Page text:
In this case, such a system must not be hindered by the sources of known sizes, situated at different distances from the point of view of the amount of atmosphere passed through so as to be able to follow the useful source.

Thus, with the improvements provided by the invention it is possible to ensure, by infrared heading deviation measurement means homing in the second operating mode, namely in the presence of parasites or of the sun, the guidance phase then being provided by radar in a narrow field.

The requirements of the first operating mode are already satisfied in practice in present day solutions which include a spatial filtering device using a modulation grid, a strip detector, preamplifiers and filtering circuits adapted to modulation of the grid.

According to the invention, in order to comply with the requirements of the second mode, the equipment is adapted so as to produce improved spatial and spectral filtering, with switching of the spectral filtering and switching of the electronic filtering downstream of the detector, the electronic circuits being compatible with both operating modes.

To this end, an optical angular heading deviation measurement system is provided in which the receiving optics focus the light radiation from the observed field on a detector device reduced to a strip of photodetector elements, and which is equipped with means for the spatial and spectral discrimination of the infrared light sources, the spatial discrimination means using a modulation grid having transparent zones separated by opaque zones, the spectral discrimination means using optical filtering, the system further including means for the uniaxial scanning of the field in a direction perpendicular to the strip, and processing circuits downstream of the detector for filtering the modulation frequency of the grids. The spatial discrimination is produced in cooperation by the field scanning means and by the grid which is fixed and which includes transparent zones formed by jagged lines in the form of a herringbone pattern. In a preferred embodiment, in the above mentioned firing control application, the strip has the detector elements distributed according to a variable pitch which is a multiple of an elementary pitch which corresponds to the mean diameter of the useful source expected. Furthermore, the spectral discrimination means is formed by a filtering system having two optical filters which are switchable as a function of the operating conditions present at the time of use, a first pass band filter in a narrow spectral band situated on the edge of an atmospheric absorption band, preferably round about 4.4 micrometers (the abbreviated expression microns will be used in what follows), and a second wide band filter, advantageously in the 3 to 5 micron band. The electronic circuits downstream of these detectors include, for each detector element, electronic filter switching depending on the operation modes to be envisaged with a first filter centered on the modulation frequency due to the grids and due to the field scanning and a second low-pass wide-band filter for the close-up detection of the useful source.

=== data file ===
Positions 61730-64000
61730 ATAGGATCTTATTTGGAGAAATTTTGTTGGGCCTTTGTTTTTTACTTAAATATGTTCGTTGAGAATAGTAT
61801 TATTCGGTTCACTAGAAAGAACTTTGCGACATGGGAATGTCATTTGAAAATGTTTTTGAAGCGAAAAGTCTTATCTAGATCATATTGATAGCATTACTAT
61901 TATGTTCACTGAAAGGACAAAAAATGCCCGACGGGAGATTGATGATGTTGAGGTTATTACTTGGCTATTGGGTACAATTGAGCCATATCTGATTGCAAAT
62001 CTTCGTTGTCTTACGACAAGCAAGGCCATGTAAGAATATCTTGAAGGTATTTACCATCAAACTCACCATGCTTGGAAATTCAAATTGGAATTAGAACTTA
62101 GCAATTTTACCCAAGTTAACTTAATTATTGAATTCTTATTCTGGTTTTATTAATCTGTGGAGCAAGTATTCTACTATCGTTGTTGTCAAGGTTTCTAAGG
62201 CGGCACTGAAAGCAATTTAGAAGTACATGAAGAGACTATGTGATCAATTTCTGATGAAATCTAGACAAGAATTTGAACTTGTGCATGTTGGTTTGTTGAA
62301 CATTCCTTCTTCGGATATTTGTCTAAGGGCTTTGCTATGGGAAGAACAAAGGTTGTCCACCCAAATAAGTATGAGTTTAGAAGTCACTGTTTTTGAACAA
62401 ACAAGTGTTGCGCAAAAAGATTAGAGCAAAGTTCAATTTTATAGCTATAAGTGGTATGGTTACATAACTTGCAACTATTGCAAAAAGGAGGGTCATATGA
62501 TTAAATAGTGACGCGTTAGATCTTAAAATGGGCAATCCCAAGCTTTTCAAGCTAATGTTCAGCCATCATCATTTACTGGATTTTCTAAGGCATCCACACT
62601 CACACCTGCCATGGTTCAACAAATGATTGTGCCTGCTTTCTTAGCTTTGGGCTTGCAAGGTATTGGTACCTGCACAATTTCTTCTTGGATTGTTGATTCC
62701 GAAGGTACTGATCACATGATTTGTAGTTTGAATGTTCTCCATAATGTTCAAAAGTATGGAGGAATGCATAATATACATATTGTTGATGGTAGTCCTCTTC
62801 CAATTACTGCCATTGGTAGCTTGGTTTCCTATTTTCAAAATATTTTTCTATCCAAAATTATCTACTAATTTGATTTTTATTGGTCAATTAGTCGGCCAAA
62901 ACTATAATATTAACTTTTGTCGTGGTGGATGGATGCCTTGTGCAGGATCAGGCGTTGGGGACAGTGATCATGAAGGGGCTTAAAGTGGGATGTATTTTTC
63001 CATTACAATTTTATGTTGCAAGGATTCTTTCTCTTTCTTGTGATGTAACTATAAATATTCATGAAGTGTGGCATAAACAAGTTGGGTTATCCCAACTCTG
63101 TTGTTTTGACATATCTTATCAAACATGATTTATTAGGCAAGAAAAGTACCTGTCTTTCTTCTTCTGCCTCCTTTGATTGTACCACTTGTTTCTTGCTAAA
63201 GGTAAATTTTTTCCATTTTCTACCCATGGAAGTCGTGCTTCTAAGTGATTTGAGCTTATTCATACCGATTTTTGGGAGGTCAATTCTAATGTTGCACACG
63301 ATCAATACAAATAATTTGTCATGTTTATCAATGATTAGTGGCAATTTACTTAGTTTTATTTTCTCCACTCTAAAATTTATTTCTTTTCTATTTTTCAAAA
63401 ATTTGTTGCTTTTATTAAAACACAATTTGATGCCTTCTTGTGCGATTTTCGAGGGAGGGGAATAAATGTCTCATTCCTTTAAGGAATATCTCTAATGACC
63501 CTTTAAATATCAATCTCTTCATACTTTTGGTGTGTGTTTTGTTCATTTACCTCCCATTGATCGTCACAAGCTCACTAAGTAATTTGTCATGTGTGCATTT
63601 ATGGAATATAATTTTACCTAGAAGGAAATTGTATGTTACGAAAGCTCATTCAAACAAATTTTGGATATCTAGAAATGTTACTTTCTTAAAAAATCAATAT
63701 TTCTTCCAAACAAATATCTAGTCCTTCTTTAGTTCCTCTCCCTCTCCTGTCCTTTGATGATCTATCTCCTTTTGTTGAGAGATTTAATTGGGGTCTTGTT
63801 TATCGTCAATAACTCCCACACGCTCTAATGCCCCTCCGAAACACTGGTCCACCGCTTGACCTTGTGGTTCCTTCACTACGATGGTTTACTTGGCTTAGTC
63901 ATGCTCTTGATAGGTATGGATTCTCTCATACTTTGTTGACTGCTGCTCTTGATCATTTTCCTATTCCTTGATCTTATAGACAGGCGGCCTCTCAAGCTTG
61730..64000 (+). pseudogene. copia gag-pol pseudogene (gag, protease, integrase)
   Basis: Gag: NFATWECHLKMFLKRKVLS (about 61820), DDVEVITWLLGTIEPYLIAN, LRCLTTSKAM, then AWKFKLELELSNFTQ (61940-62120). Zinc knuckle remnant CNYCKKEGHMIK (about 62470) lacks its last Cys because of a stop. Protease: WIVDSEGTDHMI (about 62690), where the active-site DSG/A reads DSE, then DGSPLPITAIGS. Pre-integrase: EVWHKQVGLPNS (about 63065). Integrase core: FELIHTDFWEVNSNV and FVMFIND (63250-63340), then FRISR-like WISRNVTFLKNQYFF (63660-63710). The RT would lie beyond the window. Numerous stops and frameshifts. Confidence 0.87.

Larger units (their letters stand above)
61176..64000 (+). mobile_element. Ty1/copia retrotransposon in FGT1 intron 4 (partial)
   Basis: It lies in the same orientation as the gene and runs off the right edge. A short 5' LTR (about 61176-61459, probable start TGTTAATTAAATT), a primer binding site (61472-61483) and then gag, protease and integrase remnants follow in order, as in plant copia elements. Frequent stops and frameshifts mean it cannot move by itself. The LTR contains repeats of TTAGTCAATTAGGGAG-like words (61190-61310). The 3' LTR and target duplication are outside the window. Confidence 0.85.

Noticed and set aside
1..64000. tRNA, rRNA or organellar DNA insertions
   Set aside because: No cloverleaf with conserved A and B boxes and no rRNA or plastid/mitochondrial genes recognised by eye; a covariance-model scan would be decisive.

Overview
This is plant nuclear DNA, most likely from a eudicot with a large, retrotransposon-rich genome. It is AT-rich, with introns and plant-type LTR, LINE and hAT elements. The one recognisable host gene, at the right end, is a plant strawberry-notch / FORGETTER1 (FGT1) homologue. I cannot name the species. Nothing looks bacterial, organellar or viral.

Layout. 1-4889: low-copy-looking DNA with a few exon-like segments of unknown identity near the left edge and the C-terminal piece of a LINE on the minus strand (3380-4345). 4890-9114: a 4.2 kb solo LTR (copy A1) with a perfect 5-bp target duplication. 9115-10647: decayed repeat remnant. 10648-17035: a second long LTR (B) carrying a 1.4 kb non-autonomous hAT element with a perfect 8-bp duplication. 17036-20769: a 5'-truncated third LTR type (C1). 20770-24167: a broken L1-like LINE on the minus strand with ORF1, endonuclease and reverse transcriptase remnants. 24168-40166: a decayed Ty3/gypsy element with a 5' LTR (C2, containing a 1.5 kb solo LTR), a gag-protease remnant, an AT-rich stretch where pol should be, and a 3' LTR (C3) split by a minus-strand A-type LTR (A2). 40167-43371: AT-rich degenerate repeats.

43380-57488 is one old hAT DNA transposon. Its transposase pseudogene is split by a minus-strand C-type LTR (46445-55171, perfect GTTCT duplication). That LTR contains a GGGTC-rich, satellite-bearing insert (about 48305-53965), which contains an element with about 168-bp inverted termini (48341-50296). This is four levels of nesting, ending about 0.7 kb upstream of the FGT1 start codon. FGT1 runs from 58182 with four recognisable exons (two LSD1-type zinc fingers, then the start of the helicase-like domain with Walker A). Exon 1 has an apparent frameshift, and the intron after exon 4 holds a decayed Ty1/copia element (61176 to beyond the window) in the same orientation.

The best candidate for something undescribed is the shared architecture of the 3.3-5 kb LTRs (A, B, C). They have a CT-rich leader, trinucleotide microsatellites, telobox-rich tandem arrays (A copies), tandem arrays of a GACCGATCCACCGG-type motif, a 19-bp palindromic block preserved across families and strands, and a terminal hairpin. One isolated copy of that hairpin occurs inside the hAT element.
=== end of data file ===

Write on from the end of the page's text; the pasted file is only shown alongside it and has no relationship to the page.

The features and advantages of the invention will be clear from the following description given by way of example with reference to the accompanying Figures which show:

FIG. 1: a simplified diagram of an optical heading deviation measurement system in accordance with the invention;